Editorial: How professors can help support student mental health

Editorial Board

Last year, amid the COVID-19 pandemic and much uncertainty, the College implemented policies — including Health Days and a more flexible Pass/Fail policy — to lessen the burden of academics on students, whose mental health and overall well-being seemed more precarious than ever before. While these policies were imperfect, they demonstrated the College’s commitment to helping students stay afloat in a moment of global crisis.

As we enter a “new normal,” it is crucial to emphasize that students’ well-being is still of the utmost importance — and that many continue to struggle with their mental health. As we reported in the news section this week, almost 550 students have already made use of Integrative Wellbeing Services (IWS) this fall, a higher number than in previous years. Students reported feeling worn down themselves and worried about the well-being of their friends. 

The events of the last year and a half continue to take a toll on students, staff, and faculty alike. It is also important to acknowledge the painful losses our community has suffered in the past year, in particular the deaths of three members of the Class of 2024, for whom we as a community are still grieving. While vaccination has made a more conventional semester possible this fall, many of the factors that made last year especially taxing on students’ mental health have not disappeared, and now, students are expected to instantly readjust to a pre-pandemic workload. 

The institutional response to crises in student mental health has long been to direct students to Integrative Wellbeing Services (IWS), and for good reason. Counseling sessions, support groups, and a variety of teletherapy options through Talkspace can be effective tools for supporting mental health during the academic year. But IWS is no longer able to take on new patients, and over 50 students find themselves on long waitlists for counseling and psychiatric services.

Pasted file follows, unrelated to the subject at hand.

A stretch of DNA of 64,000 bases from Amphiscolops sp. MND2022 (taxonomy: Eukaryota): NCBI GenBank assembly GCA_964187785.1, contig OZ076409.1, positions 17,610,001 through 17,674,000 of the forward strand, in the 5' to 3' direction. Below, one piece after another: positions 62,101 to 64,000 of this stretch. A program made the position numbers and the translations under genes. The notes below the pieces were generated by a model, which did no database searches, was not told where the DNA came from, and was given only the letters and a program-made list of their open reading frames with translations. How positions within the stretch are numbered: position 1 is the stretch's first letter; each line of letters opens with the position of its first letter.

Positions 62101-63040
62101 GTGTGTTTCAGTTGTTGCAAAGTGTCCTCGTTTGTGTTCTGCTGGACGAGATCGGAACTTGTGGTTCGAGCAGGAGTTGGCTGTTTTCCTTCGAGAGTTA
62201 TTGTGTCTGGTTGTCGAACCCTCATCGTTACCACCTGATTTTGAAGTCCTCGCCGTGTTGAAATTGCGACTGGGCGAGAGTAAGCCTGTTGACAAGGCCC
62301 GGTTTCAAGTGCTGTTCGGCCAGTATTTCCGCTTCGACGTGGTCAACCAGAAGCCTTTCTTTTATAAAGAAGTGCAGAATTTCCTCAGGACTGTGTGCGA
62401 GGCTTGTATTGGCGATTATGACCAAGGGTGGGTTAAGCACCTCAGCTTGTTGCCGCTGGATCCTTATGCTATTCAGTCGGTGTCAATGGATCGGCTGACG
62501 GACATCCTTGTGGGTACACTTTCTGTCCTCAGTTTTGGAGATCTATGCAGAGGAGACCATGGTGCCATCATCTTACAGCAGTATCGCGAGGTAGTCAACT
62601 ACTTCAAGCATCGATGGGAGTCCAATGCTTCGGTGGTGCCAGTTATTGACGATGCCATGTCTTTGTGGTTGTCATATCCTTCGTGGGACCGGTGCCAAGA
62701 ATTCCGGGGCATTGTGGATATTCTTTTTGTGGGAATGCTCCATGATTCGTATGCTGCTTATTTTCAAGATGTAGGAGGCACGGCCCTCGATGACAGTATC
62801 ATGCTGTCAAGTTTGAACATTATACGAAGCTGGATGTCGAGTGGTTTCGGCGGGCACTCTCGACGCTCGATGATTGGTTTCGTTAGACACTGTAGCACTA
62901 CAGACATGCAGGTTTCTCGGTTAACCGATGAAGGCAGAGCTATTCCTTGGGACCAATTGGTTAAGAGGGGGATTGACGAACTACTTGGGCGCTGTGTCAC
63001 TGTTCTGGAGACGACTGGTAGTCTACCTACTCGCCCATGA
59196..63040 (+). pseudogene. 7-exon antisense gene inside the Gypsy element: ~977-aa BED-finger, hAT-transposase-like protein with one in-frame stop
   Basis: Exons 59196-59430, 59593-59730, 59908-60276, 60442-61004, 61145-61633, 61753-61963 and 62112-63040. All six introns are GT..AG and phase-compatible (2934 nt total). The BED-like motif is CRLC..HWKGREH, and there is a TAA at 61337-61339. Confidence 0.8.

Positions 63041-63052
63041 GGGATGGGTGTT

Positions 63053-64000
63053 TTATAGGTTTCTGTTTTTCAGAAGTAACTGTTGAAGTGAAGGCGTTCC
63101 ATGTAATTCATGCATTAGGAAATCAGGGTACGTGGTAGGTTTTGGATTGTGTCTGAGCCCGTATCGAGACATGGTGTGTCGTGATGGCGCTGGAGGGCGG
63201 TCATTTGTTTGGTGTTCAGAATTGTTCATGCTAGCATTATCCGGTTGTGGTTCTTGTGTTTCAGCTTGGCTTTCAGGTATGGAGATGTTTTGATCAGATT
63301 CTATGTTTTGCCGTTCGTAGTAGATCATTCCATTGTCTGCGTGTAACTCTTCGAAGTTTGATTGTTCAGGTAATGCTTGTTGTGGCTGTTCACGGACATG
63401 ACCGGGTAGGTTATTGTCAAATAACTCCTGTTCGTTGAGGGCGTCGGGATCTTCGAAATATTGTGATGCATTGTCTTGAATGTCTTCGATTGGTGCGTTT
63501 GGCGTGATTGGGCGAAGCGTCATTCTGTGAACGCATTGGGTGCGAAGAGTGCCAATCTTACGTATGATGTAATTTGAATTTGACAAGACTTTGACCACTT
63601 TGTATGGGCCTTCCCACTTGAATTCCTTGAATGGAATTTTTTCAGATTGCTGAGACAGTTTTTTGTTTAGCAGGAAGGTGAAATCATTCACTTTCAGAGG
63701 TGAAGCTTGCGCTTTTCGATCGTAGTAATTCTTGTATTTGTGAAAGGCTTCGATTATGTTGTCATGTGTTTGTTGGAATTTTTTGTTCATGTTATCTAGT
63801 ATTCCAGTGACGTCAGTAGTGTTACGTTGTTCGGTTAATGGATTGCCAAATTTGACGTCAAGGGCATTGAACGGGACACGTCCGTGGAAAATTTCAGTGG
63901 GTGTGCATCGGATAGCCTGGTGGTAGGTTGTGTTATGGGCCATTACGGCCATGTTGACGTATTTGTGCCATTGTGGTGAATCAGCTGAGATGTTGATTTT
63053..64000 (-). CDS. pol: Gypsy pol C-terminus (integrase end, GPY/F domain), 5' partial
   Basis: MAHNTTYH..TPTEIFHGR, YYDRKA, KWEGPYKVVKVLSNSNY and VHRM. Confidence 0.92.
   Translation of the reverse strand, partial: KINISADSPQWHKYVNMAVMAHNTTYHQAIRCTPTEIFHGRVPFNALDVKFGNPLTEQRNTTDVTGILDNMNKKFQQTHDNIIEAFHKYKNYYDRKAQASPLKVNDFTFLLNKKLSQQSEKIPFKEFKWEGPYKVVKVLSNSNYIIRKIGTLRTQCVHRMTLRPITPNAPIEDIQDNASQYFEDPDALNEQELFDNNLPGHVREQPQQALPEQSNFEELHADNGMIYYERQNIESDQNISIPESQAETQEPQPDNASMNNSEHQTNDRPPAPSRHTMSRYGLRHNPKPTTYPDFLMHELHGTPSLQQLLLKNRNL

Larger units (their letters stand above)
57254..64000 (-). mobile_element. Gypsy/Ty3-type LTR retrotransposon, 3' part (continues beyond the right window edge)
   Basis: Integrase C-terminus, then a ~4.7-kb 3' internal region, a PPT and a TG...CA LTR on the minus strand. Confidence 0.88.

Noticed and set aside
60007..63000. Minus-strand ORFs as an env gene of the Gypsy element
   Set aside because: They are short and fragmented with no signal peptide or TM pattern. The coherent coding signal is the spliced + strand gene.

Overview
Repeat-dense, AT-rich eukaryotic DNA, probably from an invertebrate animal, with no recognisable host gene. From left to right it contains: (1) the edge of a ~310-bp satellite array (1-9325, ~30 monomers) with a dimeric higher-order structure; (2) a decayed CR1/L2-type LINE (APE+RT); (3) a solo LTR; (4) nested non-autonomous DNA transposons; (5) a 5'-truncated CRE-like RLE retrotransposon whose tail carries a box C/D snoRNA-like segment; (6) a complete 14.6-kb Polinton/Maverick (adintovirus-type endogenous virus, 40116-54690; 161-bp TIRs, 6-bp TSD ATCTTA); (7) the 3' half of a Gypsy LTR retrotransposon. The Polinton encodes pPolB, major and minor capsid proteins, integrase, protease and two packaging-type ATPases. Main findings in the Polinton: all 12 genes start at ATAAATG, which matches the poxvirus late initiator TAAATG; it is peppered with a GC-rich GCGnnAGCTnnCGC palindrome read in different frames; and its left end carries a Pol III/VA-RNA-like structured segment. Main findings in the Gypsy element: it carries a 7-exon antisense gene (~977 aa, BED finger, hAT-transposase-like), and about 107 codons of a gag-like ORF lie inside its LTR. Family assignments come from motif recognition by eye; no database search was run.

Even for students who are able to receive regular care through IWS, therapy — though helpful and important — is not a panacea for mental health concerns. We, as an editorial board, believe that there must be changes across the College if we want to see real and consistent improvement in mental health. As the College acknowledged last year, academic stress and pressure play an outsized role in students’ well-being. For this reason, we ask faculty members to consider how they can better support students’ mental health. 

The College prides itself on providing students a rigorous and exemplary liberal arts education. That is part of why all of us — students and faculty alike — choose to come here. But a narrow emphasis on so-called rigor often has adverse effects on students’ mental health and, subsequently, academic experience. Especially right now, unmanageable workloads mean that our academic experience becomes less about learning and more about meeting deadlines. To be clear, we are not calling for a blanket reduction in workload, but instead for general flexibility in academic expectations. 

There is no one-size-fits-all solution because every class, professor, and student is different. We know that professors care deeply about the mental well-being of their students. At this moment, we need this care to take the form of greater flexibility and a renewed desire to listen to and meet students’ needs. Some possible solutions include giving reasonable extensions without requiring explanations, having opportunities for student feedback throughout the semester, and generally prioritizing learning quality over assignment quantity. We urge professors to think of this as an opportunity to help students thrive across every facet of their lives. We also urge professors not to think of student well-being as incompatible with academic standards, because happier and healthier students tend to learn better. 

It is important to acknowledge that many professors do many of these things already, and that many more want to but are not sure how best to do so. We are conscious and appreciative of the extra work that rearranging syllabi, granting exemptions, and navigating difficult conversations with students place on faculty’s shoulders. Because of this, the College’s administration must step up and give professors the time, support, and resources they need to fully integrate mental health support into their pedagogy.

As members of the campus community, we all have a part to play in supporting each other through difficult times: whether that be as classmates, colleagues, educators, friends, or teammates. We know that there are no perfect or universal solutions here, but there are many good ones. We ask that faculty members work alongside us students, as they so often do, to make concrete changes that will benefit not only students but also the community at large. 

This editorial represents the opinion of the majority of the Record editorial board.